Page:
Monday, December 13, 2010

Icing on the Northern CA cake--Arctic Loon

Today was supposed to be much better weatherwise, but at 8 AM it was misty and overcast. Fortunately, it did begin to lighten up, and as the day went on we even saw a bit of sunshine. Wes and I had a big breakfast at Denny's, and then went back to the brown shrike spot to get better views, and maybe a photo.

When we arrived Bob and John were at the favored viewing site along with a few other birders. The bird had already been found near to where we had seen it yesterday. About 10 minutes later I said to Wes, look at that brown bush where it had been seen. Sure enough he found the shrike in his scope. For the next 15 minutes we were able to get short views of it as it would move about.

Wes then walked down to the general area in which it was feeding, but as was the case on previous days, when a person got too close, the shrike would stop moving about. After about 30 minutes of no success in getting a picture, we were going to drive down to the north jetty outside of Eureka when John Spahr called to say that he thought he had an arctic loon at Stone Lagoon. He had gone up there to look for a tufted duck that has been there, but instead saw the loon.

We all raced up the road for 20 miles to the lagoon. We got out and scoped the water, and there it was--an arctic loon in winter plumage. It was quite far out on the lagoon, so we moved around to another location, but could not relocate the bird. Wes did find the tufted duck before John had to leave to catch his plane to San Fran, and then onto Calgary where he will be looking for snowy owl, gray partridge and white-winged crossbill.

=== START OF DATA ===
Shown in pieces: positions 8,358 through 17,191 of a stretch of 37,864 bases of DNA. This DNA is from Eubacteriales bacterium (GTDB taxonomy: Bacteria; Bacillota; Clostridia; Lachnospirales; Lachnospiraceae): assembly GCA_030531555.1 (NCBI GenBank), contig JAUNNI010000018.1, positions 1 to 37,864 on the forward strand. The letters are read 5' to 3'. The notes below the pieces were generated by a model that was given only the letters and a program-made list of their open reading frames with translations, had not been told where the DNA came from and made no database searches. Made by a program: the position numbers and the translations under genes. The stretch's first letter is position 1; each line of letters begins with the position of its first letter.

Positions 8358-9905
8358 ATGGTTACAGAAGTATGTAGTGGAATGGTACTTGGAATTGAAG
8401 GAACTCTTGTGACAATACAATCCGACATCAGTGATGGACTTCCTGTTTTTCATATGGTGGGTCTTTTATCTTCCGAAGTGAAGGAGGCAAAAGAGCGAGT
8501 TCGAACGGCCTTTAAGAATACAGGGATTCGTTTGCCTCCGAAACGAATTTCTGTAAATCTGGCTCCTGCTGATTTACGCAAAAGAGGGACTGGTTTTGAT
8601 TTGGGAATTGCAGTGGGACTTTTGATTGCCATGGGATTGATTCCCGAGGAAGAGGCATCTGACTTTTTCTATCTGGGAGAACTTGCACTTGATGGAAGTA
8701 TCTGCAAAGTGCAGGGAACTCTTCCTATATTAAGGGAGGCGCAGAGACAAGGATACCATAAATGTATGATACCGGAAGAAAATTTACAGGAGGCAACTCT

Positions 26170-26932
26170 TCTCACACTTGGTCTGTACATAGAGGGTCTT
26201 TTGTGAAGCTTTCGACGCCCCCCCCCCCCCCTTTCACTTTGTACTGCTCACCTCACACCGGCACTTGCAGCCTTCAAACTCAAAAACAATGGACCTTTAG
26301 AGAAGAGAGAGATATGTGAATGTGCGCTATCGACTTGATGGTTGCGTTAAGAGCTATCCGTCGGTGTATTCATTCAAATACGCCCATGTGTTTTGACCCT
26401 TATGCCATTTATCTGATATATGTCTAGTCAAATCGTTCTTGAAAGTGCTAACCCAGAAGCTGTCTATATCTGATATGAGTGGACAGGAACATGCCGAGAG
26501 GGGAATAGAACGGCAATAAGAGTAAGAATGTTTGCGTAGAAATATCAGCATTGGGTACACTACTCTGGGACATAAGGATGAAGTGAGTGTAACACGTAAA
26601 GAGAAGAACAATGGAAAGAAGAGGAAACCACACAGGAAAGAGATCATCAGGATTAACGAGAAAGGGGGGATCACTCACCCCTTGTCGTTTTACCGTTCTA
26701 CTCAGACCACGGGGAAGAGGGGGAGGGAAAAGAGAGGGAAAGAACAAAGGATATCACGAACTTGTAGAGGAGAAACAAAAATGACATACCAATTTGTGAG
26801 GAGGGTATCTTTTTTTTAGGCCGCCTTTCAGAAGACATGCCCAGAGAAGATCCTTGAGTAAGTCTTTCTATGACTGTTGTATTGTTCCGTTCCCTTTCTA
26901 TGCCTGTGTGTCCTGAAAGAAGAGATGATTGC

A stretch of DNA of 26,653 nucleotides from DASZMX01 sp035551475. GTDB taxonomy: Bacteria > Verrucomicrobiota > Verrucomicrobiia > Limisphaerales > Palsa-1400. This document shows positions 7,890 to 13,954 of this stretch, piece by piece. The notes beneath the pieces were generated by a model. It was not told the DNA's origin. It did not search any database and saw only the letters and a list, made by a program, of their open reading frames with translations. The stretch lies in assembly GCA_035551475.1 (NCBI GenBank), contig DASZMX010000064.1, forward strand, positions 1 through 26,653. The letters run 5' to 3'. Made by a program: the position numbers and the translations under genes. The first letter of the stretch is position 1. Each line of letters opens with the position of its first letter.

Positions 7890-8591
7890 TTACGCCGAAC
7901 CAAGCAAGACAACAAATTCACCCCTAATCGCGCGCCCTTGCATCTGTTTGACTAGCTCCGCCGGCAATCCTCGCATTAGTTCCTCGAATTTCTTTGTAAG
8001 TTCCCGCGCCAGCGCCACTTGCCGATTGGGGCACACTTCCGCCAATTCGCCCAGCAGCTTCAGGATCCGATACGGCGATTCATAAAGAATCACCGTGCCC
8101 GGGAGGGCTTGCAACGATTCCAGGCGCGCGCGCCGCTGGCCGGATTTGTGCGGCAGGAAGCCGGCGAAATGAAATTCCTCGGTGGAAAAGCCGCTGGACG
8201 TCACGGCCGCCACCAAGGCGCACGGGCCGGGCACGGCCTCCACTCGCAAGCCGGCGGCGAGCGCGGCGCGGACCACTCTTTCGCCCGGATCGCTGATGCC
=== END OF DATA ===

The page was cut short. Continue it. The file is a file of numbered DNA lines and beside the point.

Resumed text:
Wes and I then turned back south and stopped briefly to photograph the bull elks (top pic). From there we did go out to the north jetty to check on the seabirds. As we were walking out an ancient murrelet was feeding right next to the jetty (middle photo--click on it to enlarge). Out at the end of the jetty we saw many birds including the brown pelican, and double-crested and pelagic cormorants (bottom photo).

We pulled ourselves away to give us some time to stop one more time at the Loleta bottoms to look again for the gyrfalcon and the slaty-backed gull. We found neither, but we ran into several local birders that Wes knew who were out looking for the same 2 birds. We told them about the loon, and they told us an arctic loon had been on that lagoon the past 2 winters.

About 3:30 we started the long drive back to San Francisco. Bob Ake was ahead of us in his own car, and was already at our motel when I arrived about 9. He is flying up to Spokane, WA tomorrow to look for a gray partridge. 15 new birds were seen for the week, and the arctic loon was the 702nd new bird for the year.

I spoke with the woman in North Dakota who has the common and hoary redpolls coming to her feeder, She told me she had seen the birds again today, so tomorrow I will be catching a 6:30 AM flight to Chicago, and then onto Minneapolis. I will drive to Fargo for the nite, and will hopefully be looking at the redpolls early on Tuesday morning. Stay tuned!


  1. Could this be it? The Holy Grail? That which has never been done? 700 birds in a lower 48 big year?

    So many questions...

    Only one answer...

    Best of Luck!

    Go Get'em Senator Bird

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  3. birdman/senator bird......thinking of you and wishing you luck......drinking yunnan tea and enjoying the cold here. ox lex